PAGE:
Stickgold, Haar Horowitz and their colleagues wanted to test the notion that dreaming was the key intermediary in generating bursts of insight during N1. Before the 2021 math study came out, the researchers set out to do a controlled study of dreaming in which they coaxed people to dream about something specific, such as a tree.
They recruited 50 individuals for an afternoon “nap study”—a moniker that presumably drew people who like to nap, although the researchers actually instructed only half of the participants to sleep in the study. While wearing Dormio, the actual nappers drifted off, and as they did, the Dormio-linked app told them to either “remember to think of a tree” or “remember to observe your thoughts.” One to five minutes later, the app woke them up requesting a dream report. This cycle repeated for 45 minutes, producing an average of five dream reports per person. The people who were told to stay awake were left to let their mind wander while receiving similar instructions. (The researchers have created a simplified, Web-based version of this dream incubation protocol that you can try at home.)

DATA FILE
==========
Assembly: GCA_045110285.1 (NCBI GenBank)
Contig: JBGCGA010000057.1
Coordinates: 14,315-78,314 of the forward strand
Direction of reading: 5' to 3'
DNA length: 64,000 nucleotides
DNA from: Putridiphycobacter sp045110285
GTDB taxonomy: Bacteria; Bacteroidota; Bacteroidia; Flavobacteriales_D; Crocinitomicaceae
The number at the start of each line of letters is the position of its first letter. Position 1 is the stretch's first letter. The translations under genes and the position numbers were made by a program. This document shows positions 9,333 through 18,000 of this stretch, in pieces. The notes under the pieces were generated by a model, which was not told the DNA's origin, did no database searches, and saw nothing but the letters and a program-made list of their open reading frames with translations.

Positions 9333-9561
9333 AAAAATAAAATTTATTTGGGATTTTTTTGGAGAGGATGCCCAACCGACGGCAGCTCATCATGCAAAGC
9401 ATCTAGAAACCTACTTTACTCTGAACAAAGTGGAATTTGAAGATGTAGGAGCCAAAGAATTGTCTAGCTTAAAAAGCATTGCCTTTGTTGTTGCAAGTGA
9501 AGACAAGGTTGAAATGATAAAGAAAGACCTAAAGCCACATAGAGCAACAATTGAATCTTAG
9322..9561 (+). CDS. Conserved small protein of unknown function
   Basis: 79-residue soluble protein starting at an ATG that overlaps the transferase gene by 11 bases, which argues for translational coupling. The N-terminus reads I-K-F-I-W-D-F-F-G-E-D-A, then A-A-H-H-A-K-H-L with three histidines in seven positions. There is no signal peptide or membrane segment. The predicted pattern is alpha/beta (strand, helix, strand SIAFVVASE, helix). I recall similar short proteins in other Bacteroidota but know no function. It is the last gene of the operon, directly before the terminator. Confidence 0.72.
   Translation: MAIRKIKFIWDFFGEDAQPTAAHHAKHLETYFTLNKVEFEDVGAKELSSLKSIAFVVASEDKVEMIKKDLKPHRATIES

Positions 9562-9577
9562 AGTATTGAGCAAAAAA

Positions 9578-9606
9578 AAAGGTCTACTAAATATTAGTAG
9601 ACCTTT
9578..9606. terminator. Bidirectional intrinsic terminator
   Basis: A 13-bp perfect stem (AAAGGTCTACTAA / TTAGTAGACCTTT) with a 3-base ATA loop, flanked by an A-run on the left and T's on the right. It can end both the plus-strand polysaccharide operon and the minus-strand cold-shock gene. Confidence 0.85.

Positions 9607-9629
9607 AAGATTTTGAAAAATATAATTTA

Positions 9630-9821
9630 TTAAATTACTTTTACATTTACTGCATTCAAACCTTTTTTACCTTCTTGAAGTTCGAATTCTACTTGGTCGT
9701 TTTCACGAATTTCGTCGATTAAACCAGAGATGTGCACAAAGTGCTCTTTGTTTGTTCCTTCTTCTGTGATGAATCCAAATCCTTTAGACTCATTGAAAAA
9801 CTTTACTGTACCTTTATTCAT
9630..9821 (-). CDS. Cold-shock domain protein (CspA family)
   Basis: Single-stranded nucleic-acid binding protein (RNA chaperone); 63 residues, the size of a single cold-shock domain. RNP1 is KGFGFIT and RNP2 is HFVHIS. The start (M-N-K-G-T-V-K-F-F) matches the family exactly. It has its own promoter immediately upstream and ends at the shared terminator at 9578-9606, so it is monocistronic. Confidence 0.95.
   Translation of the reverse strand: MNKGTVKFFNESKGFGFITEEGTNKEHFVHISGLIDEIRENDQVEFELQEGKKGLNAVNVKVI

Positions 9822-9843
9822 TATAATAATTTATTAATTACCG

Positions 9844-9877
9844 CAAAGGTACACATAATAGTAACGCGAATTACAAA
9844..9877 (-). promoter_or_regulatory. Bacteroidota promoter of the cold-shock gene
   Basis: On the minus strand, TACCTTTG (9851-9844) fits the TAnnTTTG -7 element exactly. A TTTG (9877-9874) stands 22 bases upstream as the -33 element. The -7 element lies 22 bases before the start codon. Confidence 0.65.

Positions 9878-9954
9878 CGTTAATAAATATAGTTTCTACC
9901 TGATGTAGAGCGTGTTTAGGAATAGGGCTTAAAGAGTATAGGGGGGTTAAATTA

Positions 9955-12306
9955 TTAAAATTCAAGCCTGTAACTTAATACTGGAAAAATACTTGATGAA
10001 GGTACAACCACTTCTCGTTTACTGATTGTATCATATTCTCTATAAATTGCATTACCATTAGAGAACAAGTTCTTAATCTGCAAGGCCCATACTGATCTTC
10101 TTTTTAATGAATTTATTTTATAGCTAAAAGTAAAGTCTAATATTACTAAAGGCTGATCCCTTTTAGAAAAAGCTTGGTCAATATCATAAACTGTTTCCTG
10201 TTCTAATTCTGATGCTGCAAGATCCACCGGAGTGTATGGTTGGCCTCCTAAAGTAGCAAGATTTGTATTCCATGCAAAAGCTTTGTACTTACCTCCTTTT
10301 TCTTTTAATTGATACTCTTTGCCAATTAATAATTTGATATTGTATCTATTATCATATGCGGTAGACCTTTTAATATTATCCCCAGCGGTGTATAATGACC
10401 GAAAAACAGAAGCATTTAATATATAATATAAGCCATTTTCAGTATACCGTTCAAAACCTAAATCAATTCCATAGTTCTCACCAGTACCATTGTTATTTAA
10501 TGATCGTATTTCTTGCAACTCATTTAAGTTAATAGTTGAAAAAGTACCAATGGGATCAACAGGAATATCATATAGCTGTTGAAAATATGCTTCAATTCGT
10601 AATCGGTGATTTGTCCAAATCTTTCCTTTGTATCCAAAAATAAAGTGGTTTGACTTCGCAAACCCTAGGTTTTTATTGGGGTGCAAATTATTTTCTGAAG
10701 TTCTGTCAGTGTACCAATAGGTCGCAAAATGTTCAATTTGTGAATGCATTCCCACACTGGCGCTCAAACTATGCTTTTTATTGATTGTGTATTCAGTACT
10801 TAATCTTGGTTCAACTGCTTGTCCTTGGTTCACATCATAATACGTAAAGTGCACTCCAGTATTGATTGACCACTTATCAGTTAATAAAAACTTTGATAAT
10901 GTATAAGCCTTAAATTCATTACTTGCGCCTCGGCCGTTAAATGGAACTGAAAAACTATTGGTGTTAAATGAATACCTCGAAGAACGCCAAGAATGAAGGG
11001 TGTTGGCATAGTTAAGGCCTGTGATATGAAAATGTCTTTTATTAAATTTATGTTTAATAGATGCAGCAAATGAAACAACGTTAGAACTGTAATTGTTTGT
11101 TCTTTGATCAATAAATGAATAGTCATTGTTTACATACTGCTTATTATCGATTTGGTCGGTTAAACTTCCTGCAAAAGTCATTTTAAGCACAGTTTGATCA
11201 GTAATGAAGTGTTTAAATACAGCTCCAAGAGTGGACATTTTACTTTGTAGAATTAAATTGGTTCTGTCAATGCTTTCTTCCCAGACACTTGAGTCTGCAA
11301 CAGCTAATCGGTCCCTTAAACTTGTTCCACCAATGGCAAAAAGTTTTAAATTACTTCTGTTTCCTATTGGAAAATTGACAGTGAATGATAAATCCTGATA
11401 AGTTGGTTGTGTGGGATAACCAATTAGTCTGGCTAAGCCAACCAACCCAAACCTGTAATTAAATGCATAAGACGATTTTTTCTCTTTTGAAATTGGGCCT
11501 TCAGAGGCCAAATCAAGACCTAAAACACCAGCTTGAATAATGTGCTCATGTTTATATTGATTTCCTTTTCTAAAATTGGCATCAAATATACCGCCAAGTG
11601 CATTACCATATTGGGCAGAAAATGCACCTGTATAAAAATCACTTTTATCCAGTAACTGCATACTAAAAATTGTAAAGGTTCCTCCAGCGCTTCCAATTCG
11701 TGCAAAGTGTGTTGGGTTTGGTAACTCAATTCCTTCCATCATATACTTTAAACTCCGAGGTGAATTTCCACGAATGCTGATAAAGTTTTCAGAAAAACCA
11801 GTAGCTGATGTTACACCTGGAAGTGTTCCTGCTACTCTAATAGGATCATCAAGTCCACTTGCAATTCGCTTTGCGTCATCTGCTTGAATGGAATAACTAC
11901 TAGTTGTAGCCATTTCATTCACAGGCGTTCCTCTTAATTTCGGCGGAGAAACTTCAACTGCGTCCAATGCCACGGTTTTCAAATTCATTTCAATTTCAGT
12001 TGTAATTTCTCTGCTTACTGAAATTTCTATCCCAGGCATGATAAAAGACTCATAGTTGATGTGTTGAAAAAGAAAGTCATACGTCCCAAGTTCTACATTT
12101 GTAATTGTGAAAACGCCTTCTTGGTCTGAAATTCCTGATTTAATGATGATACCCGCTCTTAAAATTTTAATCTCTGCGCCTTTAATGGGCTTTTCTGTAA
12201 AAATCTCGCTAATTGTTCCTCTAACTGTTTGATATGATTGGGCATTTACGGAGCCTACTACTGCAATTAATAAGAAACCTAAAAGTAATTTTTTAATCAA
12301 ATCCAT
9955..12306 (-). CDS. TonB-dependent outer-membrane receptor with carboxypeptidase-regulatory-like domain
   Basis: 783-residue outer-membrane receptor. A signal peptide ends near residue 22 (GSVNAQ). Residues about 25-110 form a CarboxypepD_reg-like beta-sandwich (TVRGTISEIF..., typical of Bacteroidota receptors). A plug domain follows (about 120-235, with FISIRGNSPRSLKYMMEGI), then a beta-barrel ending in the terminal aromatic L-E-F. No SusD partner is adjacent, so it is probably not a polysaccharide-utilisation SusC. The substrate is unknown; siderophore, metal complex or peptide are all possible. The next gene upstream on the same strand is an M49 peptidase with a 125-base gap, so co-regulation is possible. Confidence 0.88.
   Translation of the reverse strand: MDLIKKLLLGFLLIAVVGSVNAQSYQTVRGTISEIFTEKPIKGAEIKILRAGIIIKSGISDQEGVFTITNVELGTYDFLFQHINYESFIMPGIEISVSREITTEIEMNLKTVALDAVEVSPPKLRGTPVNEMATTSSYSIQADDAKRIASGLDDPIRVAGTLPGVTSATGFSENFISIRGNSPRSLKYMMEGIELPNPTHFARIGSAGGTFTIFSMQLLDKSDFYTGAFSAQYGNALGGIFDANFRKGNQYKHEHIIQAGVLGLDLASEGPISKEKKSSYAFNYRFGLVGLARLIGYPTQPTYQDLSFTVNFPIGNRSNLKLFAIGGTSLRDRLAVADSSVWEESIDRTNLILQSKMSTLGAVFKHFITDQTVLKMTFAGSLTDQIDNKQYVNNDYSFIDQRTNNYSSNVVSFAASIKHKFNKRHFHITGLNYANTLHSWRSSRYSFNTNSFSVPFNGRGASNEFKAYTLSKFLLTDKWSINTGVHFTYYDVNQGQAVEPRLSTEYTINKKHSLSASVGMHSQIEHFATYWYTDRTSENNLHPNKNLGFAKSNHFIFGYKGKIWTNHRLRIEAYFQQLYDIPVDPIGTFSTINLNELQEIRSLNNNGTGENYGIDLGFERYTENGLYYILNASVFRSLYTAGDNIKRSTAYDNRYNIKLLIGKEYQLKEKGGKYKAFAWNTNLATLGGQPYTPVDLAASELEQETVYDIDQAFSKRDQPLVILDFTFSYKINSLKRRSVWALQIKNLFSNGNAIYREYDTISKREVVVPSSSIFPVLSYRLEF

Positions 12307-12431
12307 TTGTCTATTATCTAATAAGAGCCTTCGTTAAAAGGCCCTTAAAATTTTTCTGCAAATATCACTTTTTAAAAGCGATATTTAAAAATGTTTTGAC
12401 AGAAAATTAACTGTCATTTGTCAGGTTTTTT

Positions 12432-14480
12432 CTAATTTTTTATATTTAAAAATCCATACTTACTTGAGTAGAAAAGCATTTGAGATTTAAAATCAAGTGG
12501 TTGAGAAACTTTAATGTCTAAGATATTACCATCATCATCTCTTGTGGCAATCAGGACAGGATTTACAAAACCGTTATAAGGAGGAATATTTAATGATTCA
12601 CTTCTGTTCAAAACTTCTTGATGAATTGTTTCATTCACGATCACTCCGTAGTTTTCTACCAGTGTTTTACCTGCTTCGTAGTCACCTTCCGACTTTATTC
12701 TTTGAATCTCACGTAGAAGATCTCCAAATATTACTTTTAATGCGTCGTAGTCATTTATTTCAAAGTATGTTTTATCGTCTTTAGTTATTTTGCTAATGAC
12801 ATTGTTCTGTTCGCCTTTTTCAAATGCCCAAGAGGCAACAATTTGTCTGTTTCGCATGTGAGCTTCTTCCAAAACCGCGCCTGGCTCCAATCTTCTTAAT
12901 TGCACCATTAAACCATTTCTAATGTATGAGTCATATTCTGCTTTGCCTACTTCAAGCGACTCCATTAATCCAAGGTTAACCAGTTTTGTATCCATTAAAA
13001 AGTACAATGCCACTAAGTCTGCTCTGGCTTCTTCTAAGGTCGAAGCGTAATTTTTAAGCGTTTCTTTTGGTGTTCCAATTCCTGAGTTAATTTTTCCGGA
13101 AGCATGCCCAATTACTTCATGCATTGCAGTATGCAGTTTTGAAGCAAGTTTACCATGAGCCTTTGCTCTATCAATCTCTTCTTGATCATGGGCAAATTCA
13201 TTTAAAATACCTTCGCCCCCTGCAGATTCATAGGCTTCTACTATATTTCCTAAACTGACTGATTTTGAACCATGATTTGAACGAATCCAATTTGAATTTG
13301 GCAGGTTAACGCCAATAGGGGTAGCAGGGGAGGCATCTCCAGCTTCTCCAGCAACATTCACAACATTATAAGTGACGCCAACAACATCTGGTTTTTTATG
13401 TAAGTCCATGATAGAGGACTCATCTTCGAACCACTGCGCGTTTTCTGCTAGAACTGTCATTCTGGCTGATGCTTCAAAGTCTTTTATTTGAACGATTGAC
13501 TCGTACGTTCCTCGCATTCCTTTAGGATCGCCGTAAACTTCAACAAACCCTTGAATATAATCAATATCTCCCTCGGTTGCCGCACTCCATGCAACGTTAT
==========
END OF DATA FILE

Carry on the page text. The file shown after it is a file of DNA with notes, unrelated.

Of the nappers who received the tree prompt, all but one reported dreaming of trees or parts of trees, compared with just a single person among the nappers who received the more general instruction. One tree-cued dreamer described “trees splitting into infinite pieces” and being in the desert with “a shaman sitting under the tree with me.”